At 24 years old, only two drivers, Brian Dreher and now Jonathon, have operated this truck. When Jonathon was given the keys to Top Shelf, it had 1.5 million miles on it and now it currently has just over 2.2 million on its odometer. In order to keep an older truck like this rollin’ and movin’ down the highway in pristine mechanical condition, you either have to have a big wallet to afford the repair bills from time to time or you have to be a skilled mechanic with the knowledge and ability to turn those wrenches and make the repairs yourself. With that said, Jonathon told me a story of the time he changed the radiator on Top Shelf on an exit ramp off Interstate 76 in Ohio in the middle of winter.
Reliving the experience, Jonathon said, “It was a couple of years ago, in January 2021. I had loaded in Appleton, Wisconsin, and was going to Cisco Foods in Philly. I was headed down the hill near Akron, Ohio, and turned the engine brake on. About the same time, the engine fan also kicked on and I heard a loud noise that wasn’t normal. Then, steam began rolling out from the hood, the dashboard lit up, and the engine shut-down warning came on.” Pulling off the interstate and parking on the exit ramp, Jonathon was shocked when he opened the hood and found chunks of the radiator fan missing and a big hole in the radiator.
Continuing on with the story, with Jonathon’s boss Brian Dreher running not far behind, Brian pulled off at that exit to see what they needed to do. Not interested in sitting there and waiting on a repair truck, or even worse a tow truck, Brian told Jonathon, “If I can get you a radiator from Peterbilt, can you get it repaired?” In classic Jonathon style, he said, “I’ll have the old one out before the Peterbilt guy delivers the new one.” While Jonathon sat there for nearly four hours, from the time he broke down at 3:00 PM, he was rolling by 7:30 PM, and most of that time was spent waiting for Peterbilt to deliver the new radiator!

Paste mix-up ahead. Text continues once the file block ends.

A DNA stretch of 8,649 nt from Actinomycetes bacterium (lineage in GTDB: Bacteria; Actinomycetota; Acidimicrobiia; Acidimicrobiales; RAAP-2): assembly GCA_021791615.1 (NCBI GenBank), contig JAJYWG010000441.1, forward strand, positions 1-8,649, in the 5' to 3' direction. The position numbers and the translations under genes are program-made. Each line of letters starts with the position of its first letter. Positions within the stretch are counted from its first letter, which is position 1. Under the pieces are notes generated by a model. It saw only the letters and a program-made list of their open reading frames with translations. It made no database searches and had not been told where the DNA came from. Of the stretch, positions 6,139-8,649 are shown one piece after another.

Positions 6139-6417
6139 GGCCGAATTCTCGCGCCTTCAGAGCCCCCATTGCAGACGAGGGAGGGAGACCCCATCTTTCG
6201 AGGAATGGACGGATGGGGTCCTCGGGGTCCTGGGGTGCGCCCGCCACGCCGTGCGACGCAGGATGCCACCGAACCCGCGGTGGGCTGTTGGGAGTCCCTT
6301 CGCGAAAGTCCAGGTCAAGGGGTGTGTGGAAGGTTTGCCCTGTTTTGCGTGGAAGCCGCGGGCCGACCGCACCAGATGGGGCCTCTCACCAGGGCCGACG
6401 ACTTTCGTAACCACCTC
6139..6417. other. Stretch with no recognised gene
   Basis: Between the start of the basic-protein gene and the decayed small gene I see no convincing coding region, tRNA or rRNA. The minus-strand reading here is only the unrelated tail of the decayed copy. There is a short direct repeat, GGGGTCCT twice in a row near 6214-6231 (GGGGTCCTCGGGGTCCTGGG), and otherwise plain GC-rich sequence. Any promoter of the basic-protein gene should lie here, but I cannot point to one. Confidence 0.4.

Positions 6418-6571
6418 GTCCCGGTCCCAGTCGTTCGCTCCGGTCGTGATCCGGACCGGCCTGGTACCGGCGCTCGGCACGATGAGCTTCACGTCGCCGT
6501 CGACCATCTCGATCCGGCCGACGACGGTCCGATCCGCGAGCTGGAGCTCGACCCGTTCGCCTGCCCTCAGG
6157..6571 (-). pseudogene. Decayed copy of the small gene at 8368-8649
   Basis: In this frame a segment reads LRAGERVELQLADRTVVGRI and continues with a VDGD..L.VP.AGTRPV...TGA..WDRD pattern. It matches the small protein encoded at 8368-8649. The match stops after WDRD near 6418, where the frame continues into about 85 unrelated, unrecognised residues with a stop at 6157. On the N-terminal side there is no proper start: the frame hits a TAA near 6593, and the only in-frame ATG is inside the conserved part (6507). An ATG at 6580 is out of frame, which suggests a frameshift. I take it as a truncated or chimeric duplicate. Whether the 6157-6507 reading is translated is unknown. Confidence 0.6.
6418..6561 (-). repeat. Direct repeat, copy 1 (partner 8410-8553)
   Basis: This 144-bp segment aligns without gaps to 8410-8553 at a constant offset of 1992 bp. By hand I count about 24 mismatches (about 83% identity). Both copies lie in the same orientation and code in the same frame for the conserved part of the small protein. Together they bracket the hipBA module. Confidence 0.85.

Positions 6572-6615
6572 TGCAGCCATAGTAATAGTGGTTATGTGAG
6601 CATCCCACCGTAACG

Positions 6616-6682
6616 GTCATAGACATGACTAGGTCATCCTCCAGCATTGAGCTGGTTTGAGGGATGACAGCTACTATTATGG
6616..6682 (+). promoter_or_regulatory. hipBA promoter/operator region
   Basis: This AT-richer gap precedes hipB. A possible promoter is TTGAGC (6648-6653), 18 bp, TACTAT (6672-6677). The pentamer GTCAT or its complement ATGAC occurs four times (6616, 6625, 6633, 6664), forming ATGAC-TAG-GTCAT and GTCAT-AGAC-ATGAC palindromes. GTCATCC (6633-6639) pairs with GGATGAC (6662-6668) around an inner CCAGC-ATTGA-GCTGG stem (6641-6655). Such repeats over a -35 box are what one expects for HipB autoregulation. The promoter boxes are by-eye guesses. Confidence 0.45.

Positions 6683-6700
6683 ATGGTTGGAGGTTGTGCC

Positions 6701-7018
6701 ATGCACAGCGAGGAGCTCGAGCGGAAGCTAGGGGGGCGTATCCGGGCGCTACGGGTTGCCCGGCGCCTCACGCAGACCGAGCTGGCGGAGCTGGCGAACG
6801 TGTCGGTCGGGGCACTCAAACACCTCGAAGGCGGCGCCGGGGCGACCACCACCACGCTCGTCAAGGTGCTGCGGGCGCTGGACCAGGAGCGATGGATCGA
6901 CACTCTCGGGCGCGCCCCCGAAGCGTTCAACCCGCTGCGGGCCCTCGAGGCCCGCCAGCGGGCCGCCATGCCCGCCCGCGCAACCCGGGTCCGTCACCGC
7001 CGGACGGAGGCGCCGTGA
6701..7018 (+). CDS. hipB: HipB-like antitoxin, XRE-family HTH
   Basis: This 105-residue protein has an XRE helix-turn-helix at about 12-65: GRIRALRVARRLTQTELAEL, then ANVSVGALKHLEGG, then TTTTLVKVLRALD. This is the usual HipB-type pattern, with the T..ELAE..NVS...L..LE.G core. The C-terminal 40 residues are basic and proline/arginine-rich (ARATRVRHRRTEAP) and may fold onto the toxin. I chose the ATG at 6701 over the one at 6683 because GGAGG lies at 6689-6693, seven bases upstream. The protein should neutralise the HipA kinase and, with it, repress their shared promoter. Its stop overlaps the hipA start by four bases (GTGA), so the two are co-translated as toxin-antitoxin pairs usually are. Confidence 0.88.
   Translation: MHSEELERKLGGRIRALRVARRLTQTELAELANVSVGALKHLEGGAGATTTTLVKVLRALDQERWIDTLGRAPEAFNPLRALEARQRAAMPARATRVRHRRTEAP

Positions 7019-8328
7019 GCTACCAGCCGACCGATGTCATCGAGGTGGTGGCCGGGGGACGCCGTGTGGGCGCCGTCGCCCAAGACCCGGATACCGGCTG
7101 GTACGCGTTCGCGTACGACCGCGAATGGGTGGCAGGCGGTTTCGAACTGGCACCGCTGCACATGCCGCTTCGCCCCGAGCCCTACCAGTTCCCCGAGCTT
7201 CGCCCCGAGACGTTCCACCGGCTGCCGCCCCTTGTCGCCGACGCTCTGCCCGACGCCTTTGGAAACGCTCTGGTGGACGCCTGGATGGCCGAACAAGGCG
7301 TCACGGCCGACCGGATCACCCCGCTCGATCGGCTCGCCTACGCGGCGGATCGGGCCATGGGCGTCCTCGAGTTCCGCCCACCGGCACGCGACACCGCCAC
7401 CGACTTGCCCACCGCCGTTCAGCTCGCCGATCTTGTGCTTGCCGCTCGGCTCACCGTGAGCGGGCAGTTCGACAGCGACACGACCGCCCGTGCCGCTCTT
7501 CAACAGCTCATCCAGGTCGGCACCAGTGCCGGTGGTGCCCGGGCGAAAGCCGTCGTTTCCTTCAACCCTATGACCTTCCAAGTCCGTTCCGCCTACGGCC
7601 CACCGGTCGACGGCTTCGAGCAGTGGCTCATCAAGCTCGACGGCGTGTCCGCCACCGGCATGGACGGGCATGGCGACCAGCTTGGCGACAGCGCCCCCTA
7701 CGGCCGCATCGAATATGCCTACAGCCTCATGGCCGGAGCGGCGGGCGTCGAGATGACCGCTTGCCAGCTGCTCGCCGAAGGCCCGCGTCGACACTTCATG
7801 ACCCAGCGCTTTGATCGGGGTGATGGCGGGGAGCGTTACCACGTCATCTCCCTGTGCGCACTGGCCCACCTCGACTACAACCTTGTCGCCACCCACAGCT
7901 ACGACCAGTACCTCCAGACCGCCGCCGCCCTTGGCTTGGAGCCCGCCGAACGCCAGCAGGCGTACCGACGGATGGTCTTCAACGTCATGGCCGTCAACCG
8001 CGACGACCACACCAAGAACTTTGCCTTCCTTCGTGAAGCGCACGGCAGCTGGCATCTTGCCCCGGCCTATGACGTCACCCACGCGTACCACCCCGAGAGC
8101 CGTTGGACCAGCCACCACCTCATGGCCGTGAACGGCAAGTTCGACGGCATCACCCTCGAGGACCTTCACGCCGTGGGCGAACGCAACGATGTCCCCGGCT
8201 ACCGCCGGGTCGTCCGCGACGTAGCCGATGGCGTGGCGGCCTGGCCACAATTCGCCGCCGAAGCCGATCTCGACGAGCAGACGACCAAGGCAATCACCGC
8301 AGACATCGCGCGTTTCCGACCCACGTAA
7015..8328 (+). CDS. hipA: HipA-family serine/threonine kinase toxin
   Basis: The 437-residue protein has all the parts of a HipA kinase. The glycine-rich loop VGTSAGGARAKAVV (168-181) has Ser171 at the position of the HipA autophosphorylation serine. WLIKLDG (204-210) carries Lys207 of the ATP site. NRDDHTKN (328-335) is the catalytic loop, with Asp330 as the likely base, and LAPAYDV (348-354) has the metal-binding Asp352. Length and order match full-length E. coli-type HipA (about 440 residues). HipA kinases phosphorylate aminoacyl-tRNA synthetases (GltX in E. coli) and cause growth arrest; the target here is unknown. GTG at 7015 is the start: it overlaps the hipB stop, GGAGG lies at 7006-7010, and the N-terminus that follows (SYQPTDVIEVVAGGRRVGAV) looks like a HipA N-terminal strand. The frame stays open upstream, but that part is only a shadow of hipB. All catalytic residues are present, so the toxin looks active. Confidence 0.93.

Not one to let others work on his beloved Top Shelf Peterbilt, Jonathon carries a lot of tools in the truck with him, including a Milwaukee impact gun, so he can even change his own tires. Telling me, “I had an older truck driver approach me at a truck stop a while ago and he was shocked to see me changing my own tire. He couldn’t remember the last time he saw a driver doing this!” An old soul, for the most part, Jonathon lives and breathes his truck and loves old iron in general. He’s currently restoring a classic 1971 Ford F250 4×4 pickup truck, and his dream is to someday buy and restore a cool classic Needle Nose Peterbilt model 351. A big fan of the movie Smokey and the Bandit, he knows all the lines and has even visited some of the filming locations.
When I asked Jonathon what he loves about trucking, and in particular his ride, his response said it best: “It’s the Largecar Lifestyle. It’s fun, it’s cool, and I get to drive a truck that not only gets compliments, but that many truckers remember and recognize.” Even though the younger generations may not fall in love with big trucks like many of us did, Jonathon is one exception, and he (and others like him) will keep the Largecar Lifestyle alive for years to come!